Because of this immense inequality, BIPOC households are more likely to suffer from energy poverty, whereby they pay a larger proportion of their income than average on utilities. This disparity stems from a lack of energy efficiency in homes accessible to BIPOC and low-income families. Additionally, BIPOC families have less reliable access to utilities, facing more frequent blackouts and utility shutoffs than white families.
None of these problems are intrinsically connected to the source of energy producing that electricity or heat. They are instead products of a racist, capitalist society that allows white wealth to prosper at the expense of racial equity and justice.
Corporate greed won’t change with a different energy product for sale
Oil companies have a history of concentrating their industry and environmental impact in BIPOC and low-income communities. ExxonMobil and other oil and gas companies spent decades convincing the public and the government of doubt surrounding anthropogenic climate change to ensure their pockets would stay full. While renewable energy sources like solar and wind could alleviate the harmful emissions and pollution that plague fence-line communities, many other environmental justice issues would remain unless other changes are made.
As a glimpse into this future, one renewable energy giant called NextEra Energy emerged in the last few years rather quietly, gaining significant ground economically and beginning to rival the market capitalization of oil behemoths like ExxonMobil. NextEra began as a utility company in Florida and has since expanded nationwide providing solar and wind to cities and states all over the country. While the growing popularity of a renewable energy company is exciting, their path to success feels eerily familiar.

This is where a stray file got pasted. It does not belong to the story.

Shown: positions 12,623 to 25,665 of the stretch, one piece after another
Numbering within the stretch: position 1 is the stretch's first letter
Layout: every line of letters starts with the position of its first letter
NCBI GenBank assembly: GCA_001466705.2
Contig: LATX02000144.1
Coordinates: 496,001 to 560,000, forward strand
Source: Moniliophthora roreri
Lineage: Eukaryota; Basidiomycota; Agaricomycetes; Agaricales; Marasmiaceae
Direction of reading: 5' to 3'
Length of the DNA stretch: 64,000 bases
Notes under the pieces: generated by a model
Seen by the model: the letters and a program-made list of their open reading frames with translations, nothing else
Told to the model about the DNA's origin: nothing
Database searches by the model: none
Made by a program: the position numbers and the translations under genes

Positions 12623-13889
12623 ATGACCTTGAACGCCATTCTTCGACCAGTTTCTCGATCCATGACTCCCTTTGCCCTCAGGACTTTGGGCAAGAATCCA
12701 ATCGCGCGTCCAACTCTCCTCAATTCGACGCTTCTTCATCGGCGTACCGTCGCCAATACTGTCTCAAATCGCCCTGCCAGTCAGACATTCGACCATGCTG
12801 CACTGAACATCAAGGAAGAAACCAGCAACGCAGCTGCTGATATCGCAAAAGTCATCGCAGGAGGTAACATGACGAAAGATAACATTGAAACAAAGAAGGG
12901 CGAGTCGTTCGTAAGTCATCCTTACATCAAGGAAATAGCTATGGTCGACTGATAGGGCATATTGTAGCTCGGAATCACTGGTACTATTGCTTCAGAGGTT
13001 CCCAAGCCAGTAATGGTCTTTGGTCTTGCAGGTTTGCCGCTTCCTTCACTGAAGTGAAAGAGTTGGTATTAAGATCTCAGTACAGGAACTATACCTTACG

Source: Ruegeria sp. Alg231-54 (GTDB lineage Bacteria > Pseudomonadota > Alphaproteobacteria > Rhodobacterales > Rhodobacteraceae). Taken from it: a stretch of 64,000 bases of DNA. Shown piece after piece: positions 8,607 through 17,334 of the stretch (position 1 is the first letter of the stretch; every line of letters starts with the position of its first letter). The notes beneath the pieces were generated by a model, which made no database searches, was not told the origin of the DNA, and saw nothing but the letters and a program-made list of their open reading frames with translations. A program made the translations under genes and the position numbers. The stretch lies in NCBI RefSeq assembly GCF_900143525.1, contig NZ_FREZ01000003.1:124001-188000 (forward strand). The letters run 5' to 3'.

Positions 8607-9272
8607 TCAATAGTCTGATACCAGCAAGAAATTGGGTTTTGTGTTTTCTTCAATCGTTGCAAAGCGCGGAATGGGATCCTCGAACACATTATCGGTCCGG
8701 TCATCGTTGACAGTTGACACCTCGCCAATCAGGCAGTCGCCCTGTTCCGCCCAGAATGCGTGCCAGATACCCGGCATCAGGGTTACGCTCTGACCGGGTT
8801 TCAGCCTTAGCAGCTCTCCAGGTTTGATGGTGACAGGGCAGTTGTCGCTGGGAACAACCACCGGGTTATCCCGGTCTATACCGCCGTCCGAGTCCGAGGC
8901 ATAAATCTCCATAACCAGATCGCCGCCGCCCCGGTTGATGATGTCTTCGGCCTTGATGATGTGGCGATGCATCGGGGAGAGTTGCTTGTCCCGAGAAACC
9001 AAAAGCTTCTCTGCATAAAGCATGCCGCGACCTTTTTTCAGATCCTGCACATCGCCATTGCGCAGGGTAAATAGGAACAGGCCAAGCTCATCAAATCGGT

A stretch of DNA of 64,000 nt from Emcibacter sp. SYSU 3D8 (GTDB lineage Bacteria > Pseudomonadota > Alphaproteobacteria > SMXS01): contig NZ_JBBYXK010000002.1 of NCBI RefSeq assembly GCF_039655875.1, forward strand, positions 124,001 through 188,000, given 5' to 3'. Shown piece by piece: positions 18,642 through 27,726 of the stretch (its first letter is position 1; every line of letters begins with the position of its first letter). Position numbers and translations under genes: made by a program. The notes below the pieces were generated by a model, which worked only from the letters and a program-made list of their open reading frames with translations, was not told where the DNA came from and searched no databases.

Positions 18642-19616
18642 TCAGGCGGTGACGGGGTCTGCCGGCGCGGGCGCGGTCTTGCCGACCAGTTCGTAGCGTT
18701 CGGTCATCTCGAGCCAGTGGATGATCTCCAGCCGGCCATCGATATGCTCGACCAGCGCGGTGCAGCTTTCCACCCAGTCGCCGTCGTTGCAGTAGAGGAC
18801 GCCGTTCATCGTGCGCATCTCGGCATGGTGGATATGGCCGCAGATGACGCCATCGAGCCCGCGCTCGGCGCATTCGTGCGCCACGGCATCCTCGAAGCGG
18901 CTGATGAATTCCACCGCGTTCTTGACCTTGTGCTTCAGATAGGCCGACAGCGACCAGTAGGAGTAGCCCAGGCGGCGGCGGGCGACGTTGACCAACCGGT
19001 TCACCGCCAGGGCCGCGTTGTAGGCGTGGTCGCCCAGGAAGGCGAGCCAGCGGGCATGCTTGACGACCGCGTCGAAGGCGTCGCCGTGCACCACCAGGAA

They grew profits by slowly and quietly using federal tax credits to fund new solar and wind projects and growing in market valuation until they could significantly undercut other renewable energy companies’ prices, becoming the largest renewable energy company in the country. Their board is composed of mostly white and male leadership, and while they support environmental stewardship, none of their company objectives available on their website mention environmental justice.
So, while the country is finally excited about transitioning to renewable energy, rebranding our capitalistic energy industry with shiny solar cells instead of oily black gold will still leave BIPOC and low-income communities with most of the same problems they face today.